As the first quarter of the season is effectively completed, it’s time to draw breath and assess progress to date. It’s a difficult task for a natural-born contrarian. We’re five points clear at the top, unbeaten, won eight out of 11, with the exception of a couple of outfits based in Manchester have the best points-per-game return in the country, have not just scored in every game but have only failed to score at least twice in two, and have kept four clean sheets. Some concern that we might be rabbit-killers who would struggle against the better sides in the division (as with the exception of Sheff Wed we hadn’t played them) were dispelled by getting a deserved point away at MK Dons and then winning away at Sheff Utd.
In addition, with Green back from his virus, Alonso hopefully getting close, and Cort and Kermorgant brought in, we have much better options from the bench and to cover for inevitable injuries and suspensions, nobody in the first team is playing badly enough to merit being replaced, and we are playing (albeit not yet for full games, which may be a little too much to ask) with panache and style, as well as determination when things are not going to plan (as in the first half at MK Dons). We have the division’s best finisher in Wright-Phillips, who’s notched seven in 10 starts, Hayes and Kermorgant have contributed five between them, and the midfield has more than chipped in (in fact the only statistics against us are the penalties count and the absence so far of goals from the central defenders). And to round things off for me we have a Frenchman scoring goals (which might ease Suzanne’s pain next Saturday when England demolish France in the funny-shaped ball game) and a philosophy fan (Alonso) waiting in the wings.
The season to date consequently amounts to a massive success for Sir Chris and his staff, for everyone involved in the selection of the players brought in, and directly or indirectly for the new owners. It’s been rightly pointed out by New York Addick in particular that the actual net investment made in new players looks quite limited, taking account of the fee received for Jenkinson. And as outlined in the recent Evening Standard piece we are guessing over most of the fees paid, while we still see references to the club having been close to administration without adequate explanations. These concerns will linger, but for the time being at least pale in comparison with the delight in how things have gone. They couldn't have gone any better if we'd shelled out millions. Just how Powell, Dyer et al have shaped an effective and entertaining team almost from scratch in such a short space of time leaves me speechless. I think given the new influx at the start of the season we would have settled for a top six spot and signs of improvement for this point. I know I would have.
So what can go wrong? Well, for a start Powell is a shoo-in for September manager of the month, just 10 months after Parkinson picked up his award for last November. Injuries and suspensions are bound to arise, we have yet to see how the team might respond to a setback (during games they’ve turned things around, especially against Bury and MK Dons, but we will lose sooner or later), and there’s always the Epicurean Swerve (the unpredictable). Of course there’s no room for any complacency; this division is too competitive for that not to be punished. Perhaps the biggest concern is that from now on we are going to be targeted. Other teams will by now have a good idea how we play and will start to better assess how to stop us. The only game I’ve seen so far where we were effectively neutralised and ended up looking second-best was the Sheff Wed home game, where their physicality and desire to play the game in the air wore us down. We can expect more of the same, especially at The Valley.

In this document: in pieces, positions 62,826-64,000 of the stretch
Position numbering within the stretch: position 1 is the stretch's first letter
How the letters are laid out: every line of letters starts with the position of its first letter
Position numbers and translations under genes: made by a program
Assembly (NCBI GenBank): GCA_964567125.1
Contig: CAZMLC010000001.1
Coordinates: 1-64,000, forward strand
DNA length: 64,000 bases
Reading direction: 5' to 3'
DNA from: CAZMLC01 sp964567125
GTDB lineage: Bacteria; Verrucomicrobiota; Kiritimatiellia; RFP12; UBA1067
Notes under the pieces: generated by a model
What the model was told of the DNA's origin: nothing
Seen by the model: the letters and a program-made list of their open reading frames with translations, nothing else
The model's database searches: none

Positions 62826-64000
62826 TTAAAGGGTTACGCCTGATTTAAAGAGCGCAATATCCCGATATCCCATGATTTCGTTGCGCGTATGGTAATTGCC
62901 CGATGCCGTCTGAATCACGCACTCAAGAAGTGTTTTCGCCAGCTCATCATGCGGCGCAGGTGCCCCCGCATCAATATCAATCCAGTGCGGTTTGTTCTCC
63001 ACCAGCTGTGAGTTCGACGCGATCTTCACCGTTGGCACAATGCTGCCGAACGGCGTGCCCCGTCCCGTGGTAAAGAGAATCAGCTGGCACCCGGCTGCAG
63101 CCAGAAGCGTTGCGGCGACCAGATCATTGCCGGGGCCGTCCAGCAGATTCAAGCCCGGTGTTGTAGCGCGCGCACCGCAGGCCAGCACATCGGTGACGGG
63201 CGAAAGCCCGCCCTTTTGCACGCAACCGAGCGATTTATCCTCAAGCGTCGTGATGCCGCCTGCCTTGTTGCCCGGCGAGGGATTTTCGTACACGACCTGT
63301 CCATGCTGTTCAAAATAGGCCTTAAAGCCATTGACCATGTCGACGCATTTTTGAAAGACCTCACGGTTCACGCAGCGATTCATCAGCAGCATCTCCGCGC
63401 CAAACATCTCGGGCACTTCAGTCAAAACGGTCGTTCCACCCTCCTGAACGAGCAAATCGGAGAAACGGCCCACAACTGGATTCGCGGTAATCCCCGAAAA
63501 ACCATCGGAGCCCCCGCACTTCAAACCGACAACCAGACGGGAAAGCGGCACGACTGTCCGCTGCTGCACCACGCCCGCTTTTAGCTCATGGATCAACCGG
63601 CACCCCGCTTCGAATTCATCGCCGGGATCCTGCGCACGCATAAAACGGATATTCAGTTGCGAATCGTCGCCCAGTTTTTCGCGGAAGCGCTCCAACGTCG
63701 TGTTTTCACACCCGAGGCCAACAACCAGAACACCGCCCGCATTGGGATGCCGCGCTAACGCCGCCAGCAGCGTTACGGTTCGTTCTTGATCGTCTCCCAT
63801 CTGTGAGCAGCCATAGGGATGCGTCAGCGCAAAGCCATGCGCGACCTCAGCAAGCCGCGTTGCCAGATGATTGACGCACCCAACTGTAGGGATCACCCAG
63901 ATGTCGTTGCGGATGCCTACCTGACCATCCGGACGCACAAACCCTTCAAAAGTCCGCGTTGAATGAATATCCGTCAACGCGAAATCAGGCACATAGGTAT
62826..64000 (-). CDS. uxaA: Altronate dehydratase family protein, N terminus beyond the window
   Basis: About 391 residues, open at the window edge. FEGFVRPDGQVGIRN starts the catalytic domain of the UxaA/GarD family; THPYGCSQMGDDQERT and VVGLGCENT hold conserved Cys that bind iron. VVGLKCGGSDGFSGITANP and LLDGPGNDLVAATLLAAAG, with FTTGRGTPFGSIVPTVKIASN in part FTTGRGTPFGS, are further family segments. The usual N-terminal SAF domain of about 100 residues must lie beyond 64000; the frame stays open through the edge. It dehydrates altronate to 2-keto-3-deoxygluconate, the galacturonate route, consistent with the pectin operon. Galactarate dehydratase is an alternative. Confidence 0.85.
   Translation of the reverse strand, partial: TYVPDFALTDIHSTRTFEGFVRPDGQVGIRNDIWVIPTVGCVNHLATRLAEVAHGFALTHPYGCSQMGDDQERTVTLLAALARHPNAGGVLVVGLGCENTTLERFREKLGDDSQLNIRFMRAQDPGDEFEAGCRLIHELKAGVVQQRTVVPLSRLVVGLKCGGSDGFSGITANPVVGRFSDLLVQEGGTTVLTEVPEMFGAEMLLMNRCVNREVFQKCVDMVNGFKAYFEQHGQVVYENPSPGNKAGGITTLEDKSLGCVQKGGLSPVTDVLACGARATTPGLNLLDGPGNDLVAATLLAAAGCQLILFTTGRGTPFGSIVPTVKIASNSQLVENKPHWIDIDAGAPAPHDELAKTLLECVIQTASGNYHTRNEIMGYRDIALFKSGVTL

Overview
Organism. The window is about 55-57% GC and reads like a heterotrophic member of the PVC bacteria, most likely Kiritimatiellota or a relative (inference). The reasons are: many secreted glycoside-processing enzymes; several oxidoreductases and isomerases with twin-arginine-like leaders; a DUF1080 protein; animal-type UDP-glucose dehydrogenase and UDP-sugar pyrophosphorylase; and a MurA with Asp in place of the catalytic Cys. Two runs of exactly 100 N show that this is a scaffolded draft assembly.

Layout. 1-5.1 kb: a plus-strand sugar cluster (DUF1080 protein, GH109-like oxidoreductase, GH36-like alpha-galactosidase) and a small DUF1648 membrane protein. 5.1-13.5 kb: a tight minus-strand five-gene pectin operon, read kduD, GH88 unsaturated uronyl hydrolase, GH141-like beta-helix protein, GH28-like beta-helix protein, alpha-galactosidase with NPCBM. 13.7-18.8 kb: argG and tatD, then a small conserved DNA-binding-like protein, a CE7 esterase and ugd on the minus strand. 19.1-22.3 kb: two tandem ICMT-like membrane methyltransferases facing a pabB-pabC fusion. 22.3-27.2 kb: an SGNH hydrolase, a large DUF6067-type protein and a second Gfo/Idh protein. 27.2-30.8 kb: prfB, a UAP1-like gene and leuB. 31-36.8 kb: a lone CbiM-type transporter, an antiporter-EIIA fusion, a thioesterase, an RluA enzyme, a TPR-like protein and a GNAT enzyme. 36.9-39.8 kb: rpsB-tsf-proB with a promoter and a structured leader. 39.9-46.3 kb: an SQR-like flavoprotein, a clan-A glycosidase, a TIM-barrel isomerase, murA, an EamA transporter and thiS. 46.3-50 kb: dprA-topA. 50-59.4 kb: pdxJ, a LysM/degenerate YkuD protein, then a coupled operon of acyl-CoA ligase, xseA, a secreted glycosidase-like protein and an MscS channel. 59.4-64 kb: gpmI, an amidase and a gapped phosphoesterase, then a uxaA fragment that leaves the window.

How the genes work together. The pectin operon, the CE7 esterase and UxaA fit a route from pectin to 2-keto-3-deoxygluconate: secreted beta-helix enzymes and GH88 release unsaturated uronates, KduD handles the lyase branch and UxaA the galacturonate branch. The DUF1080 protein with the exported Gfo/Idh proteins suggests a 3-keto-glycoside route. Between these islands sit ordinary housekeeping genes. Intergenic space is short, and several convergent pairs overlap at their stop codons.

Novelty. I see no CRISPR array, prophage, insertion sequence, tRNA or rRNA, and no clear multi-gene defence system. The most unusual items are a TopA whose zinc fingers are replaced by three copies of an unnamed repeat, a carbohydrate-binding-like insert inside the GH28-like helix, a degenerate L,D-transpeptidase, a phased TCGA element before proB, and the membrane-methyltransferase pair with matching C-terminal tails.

This division may be competitive – and will become a scrap when the league fixtures come thick and fast in January-March – but it’s not one in which teams tend to dramatically improve. Apart from Scunthorpe, who I thought would be up there, there are no real surprises regarding who stands where. Huddersfield, Preston, MK Dons, and both Sheffield clubs would have been among most people’s pre-season predictions to be in or around the top six, with Brentford Notts County and Colchester perhaps in the mix. We haven’t played Preston or Huddersfield yet (forget the Carling Cup).
If the season goes in stages it’s fair to say that October looks like a month in which we have the potential to drive home our current advantage. Games against Tranmere and Carlisle at home and Stevenage and Wycombe away all appear winnable (no, not grounds for complacency) before November brings what on paper are stiffer tests – Hartlepool, Preston, Brentford and Huddersfield. After these two months we will have played 19 games and be approaching the halfway mark and there might then be the occasion for a fresh assessment. May it be as positive as the one for the first quarter.
For me, this time around the Amsterdam trip threatens to rule out the vital clash against Brentford on Wednesday night. I’m not against the principle of the Johnstone’s Paint Trophy, but for us it has absolutely no value or interest. Even so, with the return flight due to land at City Airport at 18.30 I might just take leave of my senses (it has been known to happen) and turn up in a suit with luggage. After that and Tranmere, Lyon rules out any thoughts of a trip to Stevenage (I believe Suzanne has booked us in for a wine fair for the afternoon; I just hope the French don’t mistake intermittent howls of joy followed by a dance round the hall as necessarily a reflection of the quality of the sample I’m quaffing), but barring disasters the flight back the following Saturday has been planned to allow time to get across London for the Carlisle game. And after that Wycombe away looks entirely doable. That’s as far ahead as I’ve ever managed to plan.